(Almost) True Stories: The Videos of Penny Lane
Friday July 20th 2012, 8:00pm – 10:00pm
SAW Courtyard, 67 Nicholas Street


Community partner: Available Light Screening Collective


Penny Lane’s videos are a hybrid of narrative, documentary and animation, brought together with an experimental approach that questions the truth of empirical evidence and its ability to give us access to the essential humanity of an individual. Lane’s work is humourous, lyrical and touching, but it also asks us to consider whether found objects, documents, texts, photographs, sound recordings and archival films can reliably tell the truth, and if they can convey genuine, emotional human experience. Exploring the conventions of genre, the idea of the narrator, and the limits of media and technology, Lane speculates on the degree to which we can ever truly know another person, and ponders the difficulty of achieving an intimate or sincere connection with another human being. In her video The Voyagers, Lane seems to find the answer to these questions by comparing her own life to the story of Carl Sagan and Annie Druyan, who found each other despite the odds being as large as the cosmos. The discovery of historical parallels is another major trend in Lane’s videos. From the introduction of European Starlings to America in 1890 to Nixon’s re-election in 1972, Lane finds similarities to the present day that examine the role of class, race and gender in shaping a nation. The idealized view of the nuclear family, the well-planned city and civil society are exposed as constructions of those in power, and Lane’s work often examines the structures of censure and repression that maintain these fragile images.


How to Write an Autobiography (2010, 4 min.)
This video will teach you how to write your own autobiography, with examples from the narrator's own life to guide you.


We Are the Littletons: A True Story (2004, 10 min.)
We Are the Littletons presents a tangled web of found objects, intercepted correspondences, reenactments and total fabrications centered around Eve Littleton, an artist with “movie star good looks” who was mysteriously banished from her postcard-perfect American family. A true story with forged signatures, We Are the Littletons is about what lies outside the margins of the American Dream, the people and memories that get removed from the family photos and erased from the records. It is also about their persistent struggle to come home, welcome or not.


Men Seeking Women (2007, 4.5 min.)
A random survey of personal ads one night on Craigslist opens up performative possibilities for a corporate tool.


The Voyagers (2010, 16.5 min.)
In the summer of 1977, NASA sent Voyager 1 and Voyager 2 on an epic journey into interstellar space. Together and alone, they will travel until the end of the universe. Each spacecraft carries a golden record album, a massive compilation of images and sounds embodying the best of Planet Earth. According to Carl Sagan, “[t]he spacecraft will be encountered and the record played only if there are advanced space-faring civilizations in interstellar space. But the launching of this bottle into the cosmic ocean says something very hopeful about life on this planet.” While working on the golden record, Sagan met and fell madly in love with his future wife Annie Druyan. The record became their love letter to humankind and to each other. In the summer of 2010, I began my own hopeful voyage into the unknown. This film is a love letter to my fellow traveler.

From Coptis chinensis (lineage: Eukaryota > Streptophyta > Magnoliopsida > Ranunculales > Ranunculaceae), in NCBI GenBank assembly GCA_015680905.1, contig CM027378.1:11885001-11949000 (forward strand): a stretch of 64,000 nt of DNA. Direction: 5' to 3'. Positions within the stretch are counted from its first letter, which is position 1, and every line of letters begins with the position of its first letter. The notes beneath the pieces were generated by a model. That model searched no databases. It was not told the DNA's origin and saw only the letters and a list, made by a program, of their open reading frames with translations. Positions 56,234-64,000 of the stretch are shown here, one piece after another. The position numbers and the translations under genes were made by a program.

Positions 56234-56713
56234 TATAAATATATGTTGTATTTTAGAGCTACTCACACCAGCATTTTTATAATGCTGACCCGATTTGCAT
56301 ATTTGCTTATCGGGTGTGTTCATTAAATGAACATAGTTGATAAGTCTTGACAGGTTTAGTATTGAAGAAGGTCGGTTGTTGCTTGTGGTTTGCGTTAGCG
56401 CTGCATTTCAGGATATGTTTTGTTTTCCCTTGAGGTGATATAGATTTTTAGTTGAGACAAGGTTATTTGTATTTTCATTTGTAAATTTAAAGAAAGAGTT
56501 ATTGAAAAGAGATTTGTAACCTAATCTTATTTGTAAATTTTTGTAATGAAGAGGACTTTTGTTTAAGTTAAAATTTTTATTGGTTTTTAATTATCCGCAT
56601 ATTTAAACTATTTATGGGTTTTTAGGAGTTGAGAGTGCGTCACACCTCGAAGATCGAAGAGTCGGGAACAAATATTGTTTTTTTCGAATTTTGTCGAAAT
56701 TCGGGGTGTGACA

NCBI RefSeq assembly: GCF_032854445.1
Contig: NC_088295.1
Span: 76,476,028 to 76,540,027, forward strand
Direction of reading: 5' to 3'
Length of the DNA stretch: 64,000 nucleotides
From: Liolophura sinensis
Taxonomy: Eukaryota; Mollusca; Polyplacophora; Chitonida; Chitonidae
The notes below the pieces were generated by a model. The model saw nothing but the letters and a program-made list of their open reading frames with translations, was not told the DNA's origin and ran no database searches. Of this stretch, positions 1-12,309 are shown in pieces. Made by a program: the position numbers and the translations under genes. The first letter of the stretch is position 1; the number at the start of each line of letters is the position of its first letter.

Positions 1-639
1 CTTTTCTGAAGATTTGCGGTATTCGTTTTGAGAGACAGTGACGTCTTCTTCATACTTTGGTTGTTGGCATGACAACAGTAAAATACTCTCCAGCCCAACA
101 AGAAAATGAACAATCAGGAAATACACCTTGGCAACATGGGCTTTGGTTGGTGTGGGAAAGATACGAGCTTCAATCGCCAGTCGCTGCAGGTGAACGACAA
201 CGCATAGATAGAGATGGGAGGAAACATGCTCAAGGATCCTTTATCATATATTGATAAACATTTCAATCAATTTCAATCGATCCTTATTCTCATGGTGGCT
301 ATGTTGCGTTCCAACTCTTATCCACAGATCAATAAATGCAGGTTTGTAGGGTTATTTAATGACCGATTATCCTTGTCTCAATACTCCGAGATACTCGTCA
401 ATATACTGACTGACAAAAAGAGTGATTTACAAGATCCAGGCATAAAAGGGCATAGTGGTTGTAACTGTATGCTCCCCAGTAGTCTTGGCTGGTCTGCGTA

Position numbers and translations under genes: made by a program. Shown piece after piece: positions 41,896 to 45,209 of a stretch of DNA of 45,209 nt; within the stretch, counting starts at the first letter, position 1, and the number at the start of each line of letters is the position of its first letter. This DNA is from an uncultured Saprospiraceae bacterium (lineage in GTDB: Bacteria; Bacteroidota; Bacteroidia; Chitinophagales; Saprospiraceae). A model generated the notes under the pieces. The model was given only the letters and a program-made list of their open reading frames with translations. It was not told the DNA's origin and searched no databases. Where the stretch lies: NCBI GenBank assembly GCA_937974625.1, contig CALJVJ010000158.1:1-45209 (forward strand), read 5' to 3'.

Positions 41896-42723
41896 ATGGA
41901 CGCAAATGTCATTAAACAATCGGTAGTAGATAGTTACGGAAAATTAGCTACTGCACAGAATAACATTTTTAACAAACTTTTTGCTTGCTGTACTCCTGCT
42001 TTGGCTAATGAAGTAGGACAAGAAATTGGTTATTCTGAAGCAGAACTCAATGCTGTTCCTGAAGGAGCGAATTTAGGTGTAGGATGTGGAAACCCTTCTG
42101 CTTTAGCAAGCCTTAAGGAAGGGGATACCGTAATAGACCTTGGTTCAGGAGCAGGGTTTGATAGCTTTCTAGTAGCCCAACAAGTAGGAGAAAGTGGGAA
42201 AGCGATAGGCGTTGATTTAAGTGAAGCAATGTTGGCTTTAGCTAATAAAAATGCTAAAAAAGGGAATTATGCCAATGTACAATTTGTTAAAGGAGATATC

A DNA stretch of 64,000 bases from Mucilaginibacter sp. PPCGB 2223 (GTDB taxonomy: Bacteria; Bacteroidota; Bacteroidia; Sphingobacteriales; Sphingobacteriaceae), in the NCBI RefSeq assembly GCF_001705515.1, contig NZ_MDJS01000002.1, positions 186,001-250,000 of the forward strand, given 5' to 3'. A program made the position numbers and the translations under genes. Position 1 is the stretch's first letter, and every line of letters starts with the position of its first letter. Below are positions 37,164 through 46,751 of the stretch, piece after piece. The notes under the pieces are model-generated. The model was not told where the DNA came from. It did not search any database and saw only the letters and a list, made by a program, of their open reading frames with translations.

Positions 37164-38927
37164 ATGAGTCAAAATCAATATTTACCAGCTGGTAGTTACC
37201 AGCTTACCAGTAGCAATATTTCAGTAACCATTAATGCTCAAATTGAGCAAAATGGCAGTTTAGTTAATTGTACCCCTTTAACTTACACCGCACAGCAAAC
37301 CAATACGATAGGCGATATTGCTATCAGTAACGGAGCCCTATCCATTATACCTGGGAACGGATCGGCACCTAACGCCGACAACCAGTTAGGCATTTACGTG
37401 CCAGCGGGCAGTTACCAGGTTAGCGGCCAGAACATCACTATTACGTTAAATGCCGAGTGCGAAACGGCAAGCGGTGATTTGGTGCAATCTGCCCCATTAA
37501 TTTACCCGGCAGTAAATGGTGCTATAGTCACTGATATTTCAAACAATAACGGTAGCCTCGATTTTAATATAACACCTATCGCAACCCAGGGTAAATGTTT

The Commoners (with Jessica Bardsley, 2009, 12.5 min.)

In 1890, a wealthy eccentric named Eugene Schieffelin collected every bird ever mentioned by Shakespeare and released them into Central Park. The only one to survive in the New World was the European Starling, now among the commonest – and most despised – birds in America. The Commoners is an essay film about European Starlings, poetry, the rhetorical relationship between nationalism and environmentalism, and the paths people forge through history as they attempt to improve the natural world.


The Silent Majority (with Brian Frye, 2011, 4 min.)

In 1969, President Richard Nixon appealed to “the great silent majority” of Americans for their support. He said, “[a]s President of the United States, I would be untrue to my oath of office if I allowed the policy of this nation to be dictated by the minority who hold [one] point of view and who try to impose it on the nation by mounting demonstrations in the street . . . If a vocal minority, however fervent its cause, prevails over reason and the will of the majority, this nation has no future as a free society.” Three years later, his supporters re-elected him in one of the great landslides in American history. Who were these Americans, and where did they come from? On the 1972 campaign trail, Nixon aides H.R. Haldeman, John Ehrlichman, Dwight Chapin, and Larry Higby documented on Super 8mm film the crowds that gathered to greet the President. Their home movies capture the forgotten faces of Nixon's silent majority.

Our Nixon (with Brian Frye, excerpt from feature-length documentary in progress)
Everybody knows that during the Watergate investigation, the FBI confiscated more than 3700 hours of Nixon's secret tape recordings. But the FBI also confiscated 204 reels of Super 8mm film. The confiscated films were home movies made by Chief of Staff H.R. "Bob" Haldeman, Chief Domestic Advisor John Ehrlichman and Special Assistant to the President Dwight Chapin. Our Nixon is a feature length documentary presenting those home movies for the first time, using them to create an intimate and complex portrait of the Nixon presidency from its idealistic beginning to its tragic end.


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